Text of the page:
The spring games continue, but you can tell it’s just a formality now, as the team is set and all thoughts are on the approaching regular season, just around the corner. The games that will count. The boys have found some warm weather in Fort Wayne, and maybe they are a fair-weather club, as they’ve taken two straight from the Railroaders of Fort Wayne. Yesterday ol’ Doc Bailey finally came over from Columbus for his first innings of work, and gave up a couple of singles in three innings. The Unknowable Munch did most of the work though, hurling the first six, and the boys won the game 5-2. (They must be playing the full nine, now that they are out of the collegiate competition.) The day before they carried the day 5-4, with the Elongated Stimmel and Model K Ford pitching in the win. For the offense, Sullivan and Fox have been the wand wizards in Fort Wayne.
With the season drawing nigh, and the roster nearly set, I decided it was time to try to find some first names for these guys. Surprising how that doesn’t seem to come up much in these articles. Perhaps it was a more formal time period, where first names were not used except on the good occasions, like fine china. Still, you’d think that the sports page might be a bit less informal.
First, Roach, the back-up catcher. While there have been a lot of mentions of Roach in the Journal, our Scribe has not yet, I don’t think, leaked his first name to the public. Or perhaps the Roach family was simply too poor to afford first names. I checked the minor league rosters and register on baseballreference.com, and there’s a list of about a dozen guys known just as Roach. Helpful. Looking through the newspaper archives, though, I come to the conclusion that our guy is Michael Stephen Roach… based on a reference I spotted to an M. S. Roach, and another to a Roach playing catcher in Columbus, who’s name, I think, was Mike. And who I think went to play then at Indianapolis, and then came to the Millers. So we’ll go with Michael Stephen until I see something different. No picture yet of Mr. Roach.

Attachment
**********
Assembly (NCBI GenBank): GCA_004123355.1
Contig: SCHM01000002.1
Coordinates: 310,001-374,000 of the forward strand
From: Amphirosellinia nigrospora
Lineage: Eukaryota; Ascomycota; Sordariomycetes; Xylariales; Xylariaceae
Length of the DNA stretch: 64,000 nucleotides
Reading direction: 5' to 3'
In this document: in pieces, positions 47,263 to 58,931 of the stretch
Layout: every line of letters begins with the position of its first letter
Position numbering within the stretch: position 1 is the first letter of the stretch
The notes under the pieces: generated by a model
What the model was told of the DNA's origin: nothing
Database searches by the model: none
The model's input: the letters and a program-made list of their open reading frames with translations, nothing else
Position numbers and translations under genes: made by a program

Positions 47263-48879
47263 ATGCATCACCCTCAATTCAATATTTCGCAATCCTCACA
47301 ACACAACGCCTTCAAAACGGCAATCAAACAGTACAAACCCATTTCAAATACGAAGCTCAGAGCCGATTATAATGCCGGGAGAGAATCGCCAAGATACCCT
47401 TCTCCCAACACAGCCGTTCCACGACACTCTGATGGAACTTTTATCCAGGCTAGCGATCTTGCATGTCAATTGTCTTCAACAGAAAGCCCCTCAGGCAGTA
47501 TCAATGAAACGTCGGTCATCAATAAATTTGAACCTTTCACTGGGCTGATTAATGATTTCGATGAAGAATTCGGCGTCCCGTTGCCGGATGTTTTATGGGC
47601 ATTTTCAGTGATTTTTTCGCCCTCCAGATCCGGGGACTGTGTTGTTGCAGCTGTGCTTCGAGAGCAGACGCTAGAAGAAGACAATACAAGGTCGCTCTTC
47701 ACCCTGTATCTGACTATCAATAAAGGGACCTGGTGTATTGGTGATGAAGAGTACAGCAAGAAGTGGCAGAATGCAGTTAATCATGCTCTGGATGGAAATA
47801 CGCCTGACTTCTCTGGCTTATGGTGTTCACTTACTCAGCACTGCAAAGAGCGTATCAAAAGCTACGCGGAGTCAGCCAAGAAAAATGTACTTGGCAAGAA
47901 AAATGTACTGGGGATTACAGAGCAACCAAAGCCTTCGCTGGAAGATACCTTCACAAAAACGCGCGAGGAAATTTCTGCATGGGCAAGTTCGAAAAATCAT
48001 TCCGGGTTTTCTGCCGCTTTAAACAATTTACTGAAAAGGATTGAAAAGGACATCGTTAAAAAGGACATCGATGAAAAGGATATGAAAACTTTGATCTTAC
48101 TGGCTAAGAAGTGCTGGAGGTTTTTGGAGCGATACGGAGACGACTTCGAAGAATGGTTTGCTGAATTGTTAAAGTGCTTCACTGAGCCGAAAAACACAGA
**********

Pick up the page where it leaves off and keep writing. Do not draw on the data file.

My second challenge was the Mysterious Munch. Not so many anonymous Munches in the register, but also nobody listed that seemed likely. I saw a few newspaper references to an A. Munch at about this time period, a pitcher, and then also to a left-handed pitcher in Chicago named Gus Munch. I suspect that would be short for Augustus, and so I think that’s our guy, Gus Munch. Again, till I find out different.